Buddhist lineage and colonial diplomacy in the early modern Indian Ocean

My dissertation project, Monks, Ministers, and Virtuous Kings: Buddhist Lineage Transmission in Dutch Colonial Southern Asia, examines a mid–18th–century transmission of Buddhist ordination between Siam and the island of Laṅkā. The monks, religious texts, and sacred objects which crisscrossed the Bay of Bengal from 1740–1761 were carried by agents of the Dutch East India Company (VOC). I consider how this and similar moments of Buddhist lineage transmission became sources of religious and political power for each of these stakeholders and more.

The dissertation will show that both in its own time, as well as in the hands of late–19th and early 20th–century popular Buddhist historians, knowledge about these multilocal exchanges of Buddhist ordination and the politically expedient patronage of religious lineage participated/–s in ongoing negotiations about power, representation, and religious statecraft across Southern Asia.

Gender, Buddhism, and bhikkhunī ordination

My 2016 master’s thesis at the University of Colorado Boulder, Global Networks, Local Aspirations: Gender, Lineage, and Localization in Sri Lanka’s Bhikkhunī Ordination Dispute, examined contemporary mobilizations to revive the higher-ordination for women Buddhist monastics in Sri Lanka (“nuns” known as bhikkhunīs). The research uncovered some of the emerging, gendered contexts in which these high profile international and local debates about Buddhism and gendered piety become operable, even exploited and appropriated, for nationalist and xenophobic purposes. The thesis was adapted into my first peer–reviewed journal article, published in Buddhist Studies Review in 2019.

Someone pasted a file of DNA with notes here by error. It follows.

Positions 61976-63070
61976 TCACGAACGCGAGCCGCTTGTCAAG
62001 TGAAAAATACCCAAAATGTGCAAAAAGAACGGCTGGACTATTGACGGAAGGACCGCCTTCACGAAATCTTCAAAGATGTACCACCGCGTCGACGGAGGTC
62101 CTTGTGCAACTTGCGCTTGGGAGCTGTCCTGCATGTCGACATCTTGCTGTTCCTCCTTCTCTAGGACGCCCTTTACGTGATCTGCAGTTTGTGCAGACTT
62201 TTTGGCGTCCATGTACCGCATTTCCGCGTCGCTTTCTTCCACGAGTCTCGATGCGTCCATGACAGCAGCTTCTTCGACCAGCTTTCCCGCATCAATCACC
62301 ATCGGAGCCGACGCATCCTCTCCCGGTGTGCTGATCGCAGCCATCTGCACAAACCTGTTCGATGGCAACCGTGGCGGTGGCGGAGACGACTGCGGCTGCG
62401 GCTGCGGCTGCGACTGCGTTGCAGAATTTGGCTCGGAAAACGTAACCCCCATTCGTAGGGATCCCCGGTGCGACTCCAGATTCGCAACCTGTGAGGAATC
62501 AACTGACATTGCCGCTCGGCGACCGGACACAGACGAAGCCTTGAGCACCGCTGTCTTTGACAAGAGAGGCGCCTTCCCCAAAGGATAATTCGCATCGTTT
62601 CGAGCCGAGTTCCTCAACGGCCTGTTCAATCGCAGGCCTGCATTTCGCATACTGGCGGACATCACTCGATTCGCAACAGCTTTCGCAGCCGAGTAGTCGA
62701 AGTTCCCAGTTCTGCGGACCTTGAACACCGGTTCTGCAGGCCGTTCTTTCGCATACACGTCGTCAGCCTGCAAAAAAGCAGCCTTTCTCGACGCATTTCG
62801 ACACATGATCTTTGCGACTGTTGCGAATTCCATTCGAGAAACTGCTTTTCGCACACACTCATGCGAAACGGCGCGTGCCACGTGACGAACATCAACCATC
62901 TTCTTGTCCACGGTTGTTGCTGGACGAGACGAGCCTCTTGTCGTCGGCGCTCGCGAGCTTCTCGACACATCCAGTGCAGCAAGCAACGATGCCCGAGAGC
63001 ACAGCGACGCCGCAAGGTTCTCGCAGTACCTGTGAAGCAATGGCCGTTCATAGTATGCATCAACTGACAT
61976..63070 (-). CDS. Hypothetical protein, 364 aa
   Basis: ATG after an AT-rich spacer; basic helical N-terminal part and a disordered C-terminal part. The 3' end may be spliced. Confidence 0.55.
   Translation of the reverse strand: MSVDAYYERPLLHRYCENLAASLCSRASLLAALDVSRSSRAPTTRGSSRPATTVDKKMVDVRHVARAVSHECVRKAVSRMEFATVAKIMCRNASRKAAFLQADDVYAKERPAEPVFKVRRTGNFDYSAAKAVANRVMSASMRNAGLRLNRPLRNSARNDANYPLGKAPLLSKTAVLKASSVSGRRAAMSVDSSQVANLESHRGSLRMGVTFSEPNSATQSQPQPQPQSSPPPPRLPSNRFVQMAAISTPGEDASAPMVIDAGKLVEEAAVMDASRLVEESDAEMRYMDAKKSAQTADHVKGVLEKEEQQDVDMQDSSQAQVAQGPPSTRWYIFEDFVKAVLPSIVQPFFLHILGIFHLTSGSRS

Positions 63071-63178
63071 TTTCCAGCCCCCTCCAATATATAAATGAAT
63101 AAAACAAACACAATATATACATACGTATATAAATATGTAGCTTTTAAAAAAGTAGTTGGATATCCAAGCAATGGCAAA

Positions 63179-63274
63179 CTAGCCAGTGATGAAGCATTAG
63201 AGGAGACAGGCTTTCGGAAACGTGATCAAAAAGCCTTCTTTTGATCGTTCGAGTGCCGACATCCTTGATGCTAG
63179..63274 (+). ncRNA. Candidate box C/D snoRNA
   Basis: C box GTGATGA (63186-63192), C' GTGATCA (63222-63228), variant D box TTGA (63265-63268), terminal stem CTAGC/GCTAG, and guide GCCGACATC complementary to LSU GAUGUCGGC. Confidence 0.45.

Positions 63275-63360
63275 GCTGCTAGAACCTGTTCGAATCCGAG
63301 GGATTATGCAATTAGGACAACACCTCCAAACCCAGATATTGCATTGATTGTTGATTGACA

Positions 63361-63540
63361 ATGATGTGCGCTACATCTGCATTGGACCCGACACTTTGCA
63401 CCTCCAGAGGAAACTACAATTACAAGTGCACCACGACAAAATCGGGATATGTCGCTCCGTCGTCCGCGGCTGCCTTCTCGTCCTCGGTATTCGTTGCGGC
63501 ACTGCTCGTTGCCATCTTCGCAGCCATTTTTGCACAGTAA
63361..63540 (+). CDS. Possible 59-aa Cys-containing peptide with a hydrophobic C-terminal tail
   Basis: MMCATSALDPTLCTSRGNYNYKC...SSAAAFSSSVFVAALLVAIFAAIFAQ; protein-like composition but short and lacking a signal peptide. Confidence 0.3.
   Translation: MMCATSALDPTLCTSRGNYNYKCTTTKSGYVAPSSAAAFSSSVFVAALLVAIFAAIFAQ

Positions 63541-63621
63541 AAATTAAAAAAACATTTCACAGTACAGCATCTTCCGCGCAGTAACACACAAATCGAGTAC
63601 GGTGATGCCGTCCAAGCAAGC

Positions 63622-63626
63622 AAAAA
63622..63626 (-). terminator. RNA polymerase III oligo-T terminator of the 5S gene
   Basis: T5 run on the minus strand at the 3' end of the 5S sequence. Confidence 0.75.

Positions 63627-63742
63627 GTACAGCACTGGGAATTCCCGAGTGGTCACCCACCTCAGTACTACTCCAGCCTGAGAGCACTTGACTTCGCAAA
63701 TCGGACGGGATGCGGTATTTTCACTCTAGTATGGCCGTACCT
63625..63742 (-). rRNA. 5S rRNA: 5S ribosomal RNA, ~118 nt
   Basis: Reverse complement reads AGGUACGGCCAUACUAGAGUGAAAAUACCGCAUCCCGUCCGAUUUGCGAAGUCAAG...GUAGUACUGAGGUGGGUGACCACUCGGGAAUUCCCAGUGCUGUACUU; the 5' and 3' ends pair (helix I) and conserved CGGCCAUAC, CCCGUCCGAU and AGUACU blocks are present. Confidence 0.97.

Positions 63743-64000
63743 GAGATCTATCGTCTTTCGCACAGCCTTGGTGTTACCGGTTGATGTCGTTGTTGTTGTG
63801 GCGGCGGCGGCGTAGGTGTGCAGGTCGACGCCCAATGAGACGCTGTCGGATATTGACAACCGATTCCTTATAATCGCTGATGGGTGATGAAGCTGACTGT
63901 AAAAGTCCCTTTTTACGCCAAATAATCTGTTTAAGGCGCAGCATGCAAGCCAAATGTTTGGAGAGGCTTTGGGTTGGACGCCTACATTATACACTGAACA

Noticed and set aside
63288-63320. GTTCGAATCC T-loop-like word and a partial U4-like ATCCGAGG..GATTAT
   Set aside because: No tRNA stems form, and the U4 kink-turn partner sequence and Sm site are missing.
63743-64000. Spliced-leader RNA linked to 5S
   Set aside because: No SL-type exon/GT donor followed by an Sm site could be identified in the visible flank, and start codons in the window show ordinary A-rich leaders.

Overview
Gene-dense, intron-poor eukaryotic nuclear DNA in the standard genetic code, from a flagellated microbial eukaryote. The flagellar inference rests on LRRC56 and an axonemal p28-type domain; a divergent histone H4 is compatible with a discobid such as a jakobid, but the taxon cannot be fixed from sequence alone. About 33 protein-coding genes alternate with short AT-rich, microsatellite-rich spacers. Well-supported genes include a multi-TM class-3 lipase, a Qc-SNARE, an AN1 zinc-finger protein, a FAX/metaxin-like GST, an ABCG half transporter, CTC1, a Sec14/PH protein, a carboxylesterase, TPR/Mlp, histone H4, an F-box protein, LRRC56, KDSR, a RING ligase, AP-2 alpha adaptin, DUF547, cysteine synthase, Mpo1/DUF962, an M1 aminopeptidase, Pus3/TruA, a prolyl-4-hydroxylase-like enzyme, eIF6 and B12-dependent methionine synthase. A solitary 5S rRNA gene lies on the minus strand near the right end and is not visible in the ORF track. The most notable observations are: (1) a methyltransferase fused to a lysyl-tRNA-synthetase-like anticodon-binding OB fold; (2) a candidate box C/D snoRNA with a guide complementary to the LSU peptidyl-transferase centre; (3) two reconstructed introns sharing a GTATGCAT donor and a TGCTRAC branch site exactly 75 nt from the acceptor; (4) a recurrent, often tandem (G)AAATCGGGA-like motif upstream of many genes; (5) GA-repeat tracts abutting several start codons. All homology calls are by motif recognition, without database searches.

Other projects

I have secondary research interests in the Buddhist–inflected categorization of knowledge and practice surrounding (1) what constitutes suitability for monastic ordination, and (2) various kinds of participation in moral life.

I am especially fascinated by how these contexts intersect with what we might now refer to categories of gender, (dis)ability, (in)humanity, physical sex characteristics, and sexual desire where they feature in Buddhist texts and social institutions.

Additional future research ambitions might consider women’s patronage of monastic and educational institutions in early modern Laṅkā, as well as the formation and maintenance of South and Southeast Asian religious archives.